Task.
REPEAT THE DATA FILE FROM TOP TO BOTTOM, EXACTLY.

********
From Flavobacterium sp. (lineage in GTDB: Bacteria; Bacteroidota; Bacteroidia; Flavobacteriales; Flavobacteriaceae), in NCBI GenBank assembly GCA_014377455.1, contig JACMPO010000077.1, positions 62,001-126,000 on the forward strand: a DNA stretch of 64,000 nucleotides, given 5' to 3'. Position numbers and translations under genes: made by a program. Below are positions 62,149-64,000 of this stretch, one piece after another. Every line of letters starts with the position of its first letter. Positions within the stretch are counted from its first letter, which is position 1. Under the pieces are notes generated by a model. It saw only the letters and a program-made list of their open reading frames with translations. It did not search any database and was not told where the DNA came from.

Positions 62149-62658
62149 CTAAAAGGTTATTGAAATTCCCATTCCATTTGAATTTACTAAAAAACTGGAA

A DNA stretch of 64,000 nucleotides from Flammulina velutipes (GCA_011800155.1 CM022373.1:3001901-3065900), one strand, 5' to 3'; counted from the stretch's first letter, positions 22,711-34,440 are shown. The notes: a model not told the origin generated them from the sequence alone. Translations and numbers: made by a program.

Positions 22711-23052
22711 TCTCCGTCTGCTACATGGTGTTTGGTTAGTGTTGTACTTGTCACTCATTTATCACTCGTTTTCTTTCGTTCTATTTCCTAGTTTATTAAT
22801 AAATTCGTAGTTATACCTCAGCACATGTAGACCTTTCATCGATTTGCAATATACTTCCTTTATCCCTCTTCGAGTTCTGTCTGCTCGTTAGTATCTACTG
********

From Flavobacterium sp. (lineage in GTDB: Bacteria; Bacteroidota; Bacteroidia; Flavobacteriales; Flavobacteriaceae), in NCBI GenBank assembly GCA_014377455.1, contig JACMPO010000077.1, positions 62,001-126,000 on the forward strand: a DNA stretch of 64,000 nucleotides, given 5' to 3'. Position numbers and translations under genes: made by a program. Below are positions 62,149-64,000 of this stretch, one piece after another. Every line of letters starts with the position of its first letter. Positions within the stretch are counted from its first letter, which is position 1. Under the pieces are notes generated by a model. It saw only the letters and a program-made list of their open reading frames with translations. It did not search any database and was not told where the DNA came from.

Positions 62149-62658
62149 CTAAAAGGTTATTGAAATTCCCATTCCATTTGAATTTACTAAAAAACTGGAA

A DNA stretch of 64,000 nucleotides from Flammulina velutipes (GCA_011800155.1 CM022373.1:3001901-3065900), one strand, 5' to 3'; counted from the stretch's first letter, positions 22,711-34,440 are shown. The notes: a model not told the origin generated them from the sequence alone. Translations and numbers: made by a program.

Positions 22711-23052
22711 TCTCCGTCTGCTACATGGTGTTTGGTTAGTGTTGTACTTGTCACTCATTTATCACTCGTTTTCTTTCGTTCTATTTCCTAGTTTATTAAT
22801 AAATTCGTAGTTATACCTCAGCACATGTAGACCTTTCATCGATTTGCAATATACTTCCTTTATCCCTCTTCGAGTTCTGTCTGCTCGTTAGTATCTACTG